A: Okay, first things first: The history and minutiae of the Ninja Turtles are weird. By its very nature as a franchise that started out as a goofball parody drawn on a kitchen table over pizzas, and then became the breakout hit of the '80s black-and-white boom that then became Literally The Most Popular Thing In The World, and then became a tenured franchise that's spawned multiple iterations over the past 30 years, things get really complex, really quick when you start trying to figure out how it all works.
And for Splinter, that's even more true than it is for the Turtles themselves. As their mentor figure, the one who's responsible for handing down all the ninja knowledge that makes up a full quarter of their identities, his complications spring from an entirely different set of problems --- and that's before you start figuring out how a bunch of turtles wound up with a rat as their dad.
In the latest of our galleries celebrating the best covers of the year, we're looking at the best covers from IDW.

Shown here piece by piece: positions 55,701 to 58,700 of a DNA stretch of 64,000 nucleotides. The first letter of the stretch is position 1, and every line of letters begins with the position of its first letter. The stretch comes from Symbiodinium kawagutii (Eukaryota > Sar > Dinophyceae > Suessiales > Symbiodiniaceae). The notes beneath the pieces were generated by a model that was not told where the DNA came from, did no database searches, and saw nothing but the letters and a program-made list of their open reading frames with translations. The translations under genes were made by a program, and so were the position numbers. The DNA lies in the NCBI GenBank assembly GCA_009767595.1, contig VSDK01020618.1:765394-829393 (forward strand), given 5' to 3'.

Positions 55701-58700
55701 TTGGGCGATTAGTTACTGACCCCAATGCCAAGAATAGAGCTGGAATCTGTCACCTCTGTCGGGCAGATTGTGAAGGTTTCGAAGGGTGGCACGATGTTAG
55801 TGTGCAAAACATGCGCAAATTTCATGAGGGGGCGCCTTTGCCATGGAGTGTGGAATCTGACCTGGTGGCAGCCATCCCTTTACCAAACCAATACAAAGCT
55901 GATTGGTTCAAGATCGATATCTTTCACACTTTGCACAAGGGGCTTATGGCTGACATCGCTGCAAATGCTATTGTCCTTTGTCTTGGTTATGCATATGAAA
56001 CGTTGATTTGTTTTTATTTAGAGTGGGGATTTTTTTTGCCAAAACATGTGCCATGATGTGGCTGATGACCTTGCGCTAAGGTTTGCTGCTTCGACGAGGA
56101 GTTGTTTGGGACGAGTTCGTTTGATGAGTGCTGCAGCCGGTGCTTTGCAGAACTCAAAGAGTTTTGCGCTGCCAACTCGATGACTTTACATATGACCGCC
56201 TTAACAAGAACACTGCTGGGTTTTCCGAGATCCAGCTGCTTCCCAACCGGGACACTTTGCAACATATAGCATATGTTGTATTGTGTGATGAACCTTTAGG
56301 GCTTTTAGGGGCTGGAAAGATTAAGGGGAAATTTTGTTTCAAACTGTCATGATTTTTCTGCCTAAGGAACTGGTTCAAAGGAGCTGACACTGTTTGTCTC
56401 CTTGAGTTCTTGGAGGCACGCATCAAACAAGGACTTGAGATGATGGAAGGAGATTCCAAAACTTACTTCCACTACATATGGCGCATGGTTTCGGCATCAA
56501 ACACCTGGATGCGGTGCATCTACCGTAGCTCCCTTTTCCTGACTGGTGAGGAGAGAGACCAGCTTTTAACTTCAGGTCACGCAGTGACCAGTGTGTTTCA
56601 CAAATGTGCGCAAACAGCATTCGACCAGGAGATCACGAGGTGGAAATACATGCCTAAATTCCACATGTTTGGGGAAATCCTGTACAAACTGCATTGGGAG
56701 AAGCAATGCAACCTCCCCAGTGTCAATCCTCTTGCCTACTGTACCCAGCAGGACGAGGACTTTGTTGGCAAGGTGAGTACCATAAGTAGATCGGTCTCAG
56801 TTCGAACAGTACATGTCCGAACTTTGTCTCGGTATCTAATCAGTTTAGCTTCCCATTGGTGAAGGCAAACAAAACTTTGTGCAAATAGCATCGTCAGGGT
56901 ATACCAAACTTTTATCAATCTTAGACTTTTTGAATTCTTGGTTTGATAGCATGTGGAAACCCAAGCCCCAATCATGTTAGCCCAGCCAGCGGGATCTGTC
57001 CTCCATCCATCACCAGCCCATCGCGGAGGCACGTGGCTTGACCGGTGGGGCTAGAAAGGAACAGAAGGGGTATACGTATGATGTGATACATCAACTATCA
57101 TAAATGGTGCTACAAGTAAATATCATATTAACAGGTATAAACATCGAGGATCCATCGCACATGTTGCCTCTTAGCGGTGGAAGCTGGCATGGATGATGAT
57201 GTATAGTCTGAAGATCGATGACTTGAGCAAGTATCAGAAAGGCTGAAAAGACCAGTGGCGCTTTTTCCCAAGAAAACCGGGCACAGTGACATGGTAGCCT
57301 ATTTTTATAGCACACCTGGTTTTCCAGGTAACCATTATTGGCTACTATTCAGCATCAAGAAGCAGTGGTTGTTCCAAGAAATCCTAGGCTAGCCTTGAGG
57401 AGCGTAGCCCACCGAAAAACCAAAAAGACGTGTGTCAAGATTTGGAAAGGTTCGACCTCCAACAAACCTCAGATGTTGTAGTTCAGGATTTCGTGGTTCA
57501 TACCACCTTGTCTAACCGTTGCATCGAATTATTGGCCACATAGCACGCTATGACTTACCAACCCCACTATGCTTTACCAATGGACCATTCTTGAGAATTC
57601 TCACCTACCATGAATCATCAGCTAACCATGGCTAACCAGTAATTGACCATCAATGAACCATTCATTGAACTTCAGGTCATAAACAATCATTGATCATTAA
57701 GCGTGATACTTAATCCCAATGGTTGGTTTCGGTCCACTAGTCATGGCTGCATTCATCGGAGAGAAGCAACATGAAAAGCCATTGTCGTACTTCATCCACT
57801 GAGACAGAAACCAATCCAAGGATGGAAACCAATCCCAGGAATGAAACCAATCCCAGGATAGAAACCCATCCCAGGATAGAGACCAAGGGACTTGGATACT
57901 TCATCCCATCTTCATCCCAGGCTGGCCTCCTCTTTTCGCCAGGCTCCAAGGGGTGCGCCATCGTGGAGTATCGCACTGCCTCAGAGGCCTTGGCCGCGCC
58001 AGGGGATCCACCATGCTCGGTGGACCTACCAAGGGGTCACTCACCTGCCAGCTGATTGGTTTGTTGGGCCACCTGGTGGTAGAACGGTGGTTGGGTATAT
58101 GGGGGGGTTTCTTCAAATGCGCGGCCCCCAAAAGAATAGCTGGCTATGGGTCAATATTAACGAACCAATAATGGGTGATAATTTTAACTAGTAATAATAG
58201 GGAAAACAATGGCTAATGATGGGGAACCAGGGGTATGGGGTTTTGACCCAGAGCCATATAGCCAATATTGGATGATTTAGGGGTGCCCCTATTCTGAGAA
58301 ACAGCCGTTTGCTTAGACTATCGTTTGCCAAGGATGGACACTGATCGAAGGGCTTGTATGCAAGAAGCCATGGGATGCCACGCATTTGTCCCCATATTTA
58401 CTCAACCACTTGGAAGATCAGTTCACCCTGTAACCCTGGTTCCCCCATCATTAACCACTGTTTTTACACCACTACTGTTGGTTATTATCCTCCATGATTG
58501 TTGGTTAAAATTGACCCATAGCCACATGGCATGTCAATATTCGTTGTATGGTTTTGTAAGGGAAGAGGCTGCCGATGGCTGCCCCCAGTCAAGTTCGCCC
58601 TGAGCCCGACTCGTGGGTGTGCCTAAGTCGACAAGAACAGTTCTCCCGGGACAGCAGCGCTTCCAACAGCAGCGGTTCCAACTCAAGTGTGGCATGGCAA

IDW maintained its impressive and diverse line of licensed properties in 2016, from Ninja Turtles to Little Ponies, as well as ambitiously expanding and collating its Hasbro properties under the "Revolution" banner, and reviving and reinventing the Micronauts, M.A.S.K., and Rom.
When you think about characters that are well-suited for saving Christmas, it's hard to come up with one more perfect for the job than Michelangelo the Ninja Turtle. Not only has he been making some pretty significant appearances under the tree for a solid thirty years, but of the four brothers who make up the team, Mikey's the one who's full of childlike wonder and the sense of fun that allow one to be swept up by Christmas magic.